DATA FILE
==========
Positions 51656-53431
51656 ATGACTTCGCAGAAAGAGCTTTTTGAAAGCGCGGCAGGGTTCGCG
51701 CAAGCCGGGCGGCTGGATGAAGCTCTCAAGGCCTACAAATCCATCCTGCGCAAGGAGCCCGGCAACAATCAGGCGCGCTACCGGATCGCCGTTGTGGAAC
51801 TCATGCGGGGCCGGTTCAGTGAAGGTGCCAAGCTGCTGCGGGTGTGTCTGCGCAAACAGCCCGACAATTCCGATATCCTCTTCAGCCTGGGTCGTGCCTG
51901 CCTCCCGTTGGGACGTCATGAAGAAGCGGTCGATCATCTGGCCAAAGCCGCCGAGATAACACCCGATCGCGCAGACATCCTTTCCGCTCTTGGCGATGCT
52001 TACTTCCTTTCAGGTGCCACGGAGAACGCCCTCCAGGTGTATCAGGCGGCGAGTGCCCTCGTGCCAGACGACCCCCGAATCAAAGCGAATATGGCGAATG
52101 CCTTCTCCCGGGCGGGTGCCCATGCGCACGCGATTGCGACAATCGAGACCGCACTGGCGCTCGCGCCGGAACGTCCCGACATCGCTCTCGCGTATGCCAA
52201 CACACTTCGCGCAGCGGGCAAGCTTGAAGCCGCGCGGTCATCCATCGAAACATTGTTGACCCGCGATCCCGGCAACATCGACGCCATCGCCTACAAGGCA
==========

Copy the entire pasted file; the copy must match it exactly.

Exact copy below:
Positions 51656-53431
51656 ATGACTTCGCAGAAAGAGCTTTTTGAAAGCGCGGCAGGGTTCGCG
51701 CAAGCCGGGCGGCTGGATGAAGCTCTCAAGGCCTACAAATCCATCCTGCGCAAGGAGCCCGGCAACAATCAGGCGCGCTACCGGATCGCCGTTGTGGAAC
51801 TCATGCGGGGCCGGTTCAGTGAAGGTGCCAAGCTGCTGCGGGTGTGTCTGCGCAAACAGCCCGACAATTCCGATATCCTCTTCAGCCTGGGTCGTGCCTG
51901 CCTCCCGTTGGGACGTCATGAAGAAGCGGTCGATCATCTGGCCAAAGCCGCCGAGATAACACCCGATCGCGCAGACATCCTTTCCGCTCTTGGCGATGCT
52001 TACTTCCTTTCAGGTGCCACGGAGAACGCCCTCCAGGTGTATCAGGCGGCGAGTGCCCTCGTGCCAGACGACCCCCGAATCAAAGCGAATATGGCGAATG
52101 CCTTCTCCCGGGCGGGTGCCCATGCGCACGCGATTGCGACAATCGAGACCGCACTGGCGCTCGCGCCGGAACGTCCCGACATCGCTCTCGCGTATGCCAA
52201 CACACTTCGCGCAGCGGGCAAGCTTGAAGCCGCGCGGTCATCCATCGAAACATTGTTGACCCGCGATCCCGGCAACATCGACGCCATCGCCTACAAGGCA